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Derek Lowe The 2002 Model

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Derek Lowe, an Arkansan by birth, got his BA from Hendrix College and his PhD in organic chemistry from Duke before spending time in Germany on a Humboldt Fellowship on his post-doc. He's worked for several major pharmaceutical companies since 1989 on drug discovery projects against schizophrenia, Alzheimer's, diabetes, osteoporosis and other diseases. To contact Derek email him directly: Twitter: Dereklowe

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« By Any Other Name | Main | The Last Word on Taste »

May 12, 2004

Beyond the Teeth, Beyond the Pale

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Posted by Derek

The sense of smell is one thing - cast out from its central place in chemistry, it's still an everyday presence. If you want a sense that's really fallen from the sky of the science, try taste.

I'm not old enough to remember the days when people routinely tasted their compounds, but such days there certainly were. If you go back to the early days of organic chemistry (which means, in almost every case, reading German), you find legends like Emil Fischer reporting the appearance, melting point, and taste of all his new carbohydrate derivatives: "Zart", "Suess-Saeure", "Halb-bitter". It gives you the shivers just reading it.

Fine, that was the 1890s. People didn't understand toxicology then, and Fischer didn't know that the phenylhydrazine derivatives he was surrounded by were relentlessly poisoning him. It took a while for people to catch on. Another chiller is the paper (from around 1930) by Alfred Stock where he describes, with detailed examples from his personal experience, the symptoms of chronic mercury poisoning.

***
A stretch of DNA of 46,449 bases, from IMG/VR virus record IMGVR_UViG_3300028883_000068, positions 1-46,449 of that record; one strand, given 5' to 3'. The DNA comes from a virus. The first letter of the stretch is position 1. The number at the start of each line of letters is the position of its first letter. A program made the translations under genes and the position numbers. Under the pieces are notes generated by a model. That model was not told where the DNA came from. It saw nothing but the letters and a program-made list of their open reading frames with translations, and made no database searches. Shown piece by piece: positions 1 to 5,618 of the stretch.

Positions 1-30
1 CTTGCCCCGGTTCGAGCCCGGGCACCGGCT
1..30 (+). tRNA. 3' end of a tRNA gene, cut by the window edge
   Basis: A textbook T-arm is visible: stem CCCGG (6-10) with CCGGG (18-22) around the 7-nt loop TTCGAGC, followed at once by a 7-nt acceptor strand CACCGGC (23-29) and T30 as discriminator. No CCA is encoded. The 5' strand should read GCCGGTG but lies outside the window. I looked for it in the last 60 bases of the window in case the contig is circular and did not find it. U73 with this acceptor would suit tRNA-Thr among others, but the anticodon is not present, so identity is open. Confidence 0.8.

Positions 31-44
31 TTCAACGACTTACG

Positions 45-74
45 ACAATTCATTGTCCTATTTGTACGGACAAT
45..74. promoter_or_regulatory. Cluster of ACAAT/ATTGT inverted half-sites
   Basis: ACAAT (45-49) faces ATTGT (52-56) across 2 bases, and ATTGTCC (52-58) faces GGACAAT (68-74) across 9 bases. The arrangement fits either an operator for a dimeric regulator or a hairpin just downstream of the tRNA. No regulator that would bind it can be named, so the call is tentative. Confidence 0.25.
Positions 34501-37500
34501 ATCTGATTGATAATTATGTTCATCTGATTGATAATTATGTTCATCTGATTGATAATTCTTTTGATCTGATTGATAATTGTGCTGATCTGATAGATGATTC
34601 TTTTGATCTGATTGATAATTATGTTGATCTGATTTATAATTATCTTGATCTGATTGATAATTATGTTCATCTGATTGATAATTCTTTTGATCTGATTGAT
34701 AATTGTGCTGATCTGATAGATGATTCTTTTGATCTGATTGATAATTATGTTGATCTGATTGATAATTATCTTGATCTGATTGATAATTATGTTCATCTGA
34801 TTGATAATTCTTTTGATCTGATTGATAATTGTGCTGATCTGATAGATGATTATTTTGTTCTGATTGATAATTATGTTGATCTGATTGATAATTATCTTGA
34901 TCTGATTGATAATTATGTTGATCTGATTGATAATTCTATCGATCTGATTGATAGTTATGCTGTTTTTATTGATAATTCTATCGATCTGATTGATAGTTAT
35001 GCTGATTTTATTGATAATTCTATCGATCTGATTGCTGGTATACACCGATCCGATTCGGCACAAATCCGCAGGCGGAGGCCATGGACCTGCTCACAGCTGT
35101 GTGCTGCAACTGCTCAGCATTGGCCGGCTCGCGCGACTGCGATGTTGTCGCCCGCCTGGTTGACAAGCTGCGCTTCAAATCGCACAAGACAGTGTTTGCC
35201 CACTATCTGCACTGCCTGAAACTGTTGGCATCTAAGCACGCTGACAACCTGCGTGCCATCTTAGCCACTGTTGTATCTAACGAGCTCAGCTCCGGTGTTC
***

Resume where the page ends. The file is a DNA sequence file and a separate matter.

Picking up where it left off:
But older colleagues of mine fifteen years ago described having tasted the occasional drug candidate earlier in their careers, in very small amounts, just to see if it was bitter enough to be a problem for oral dosing. My guess is that the practice died out in the 1970s, at the latest, but in any case we're talking about compounds that have already been through some rodent toxicity screens, not hydrazones or mercury compounds. The practice of tasting new and unknown organic compounds must belong to the 1940s or before.

Or so I thought. I recently heard a first-hand report from an off-the-beaten track region of Europe that people were tasting compounds there even in the 1980s. I was aghast - the next thing I expected to hear was that the doctors prescribed bleeding for influenza. Who knows what still goes in the backwaters?

Comments (7) + TrackBacks (0) | Category: Life in the Drug Labs


1. Nick Henriquez on May 13, 2004 2:19 AM writes...

Well, many thngs actually. but then many things that used to be normal, but became "out of date" have made a comeback in medicine.

The use of leeches to remove excess blood after reconstructive surgery and the use of fly larveae to prevent gangrene from developing.

So who knows, in a few years maybe you'll be forced to taste some of your compunds as part of a new technology... ;-)